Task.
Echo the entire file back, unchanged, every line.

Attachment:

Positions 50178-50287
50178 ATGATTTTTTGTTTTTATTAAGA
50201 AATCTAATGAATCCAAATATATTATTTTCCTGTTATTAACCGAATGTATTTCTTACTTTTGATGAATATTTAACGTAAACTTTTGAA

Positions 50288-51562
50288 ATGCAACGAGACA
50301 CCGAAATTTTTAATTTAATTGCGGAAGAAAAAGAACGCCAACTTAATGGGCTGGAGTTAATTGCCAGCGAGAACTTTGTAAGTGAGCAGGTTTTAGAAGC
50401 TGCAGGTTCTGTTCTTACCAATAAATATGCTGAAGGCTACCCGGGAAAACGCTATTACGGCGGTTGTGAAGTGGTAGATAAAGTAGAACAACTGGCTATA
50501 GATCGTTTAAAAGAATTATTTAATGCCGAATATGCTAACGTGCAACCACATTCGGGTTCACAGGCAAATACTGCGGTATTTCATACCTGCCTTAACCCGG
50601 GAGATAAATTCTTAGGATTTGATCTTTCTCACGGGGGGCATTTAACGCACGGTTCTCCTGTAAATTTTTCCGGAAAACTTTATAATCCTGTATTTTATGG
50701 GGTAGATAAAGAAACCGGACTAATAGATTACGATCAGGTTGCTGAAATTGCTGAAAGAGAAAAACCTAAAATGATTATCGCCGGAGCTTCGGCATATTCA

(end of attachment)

Positions 50178-50287
50178 ATGATTTTTTGTTTTTATTAAGA
50201 AATCTAATGAATCCAAATATATTATTTTCCTGTTATTAACCGAATGTATTTCTTACTTTTGATGAATATTTAACGTAAACTTTTGAA

Positions 50288-51562
50288 ATGCAACGAGACA
50301 CCGAAATTTTTAATTTAATTGCGGAAGAAAAAGAACGCCAACTTAATGGGCTGGAGTTAATTGCCAGCGAGAACTTTGTAAGTGAGCAGGTTTTAGAAGC
50401 TGCAGGTTCTGTTCTTACCAATAAATATGCTGAAGGCTACCCGGGAAAACGCTATTACGGCGGTTGTGAAGTGGTAGATAAAGTAGAACAACTGGCTATA
50501 GATCGTTTAAAAGAATTATTTAATGCCGAATATGCTAACGTGCAACCACATTCGGGTTCACAGGCAAATACTGCGGTATTTCATACCTGCCTTAACCCGG
50601 GAGATAAATTCTTAGGATTTGATCTTTCTCACGGGGGGCATTTAACGCACGGTTCTCCTGTAAATTTTTCCGGAAAACTTTATAATCCTGTATTTTATGG
50701 GGTAGATAAAGAAACCGGACTAATAGATTACGATCAGGTTGCTGAAATTGCTGAAAGAGAAAAACCTAAAATGATTATCGCCGGAGCTTCGGCATATTCA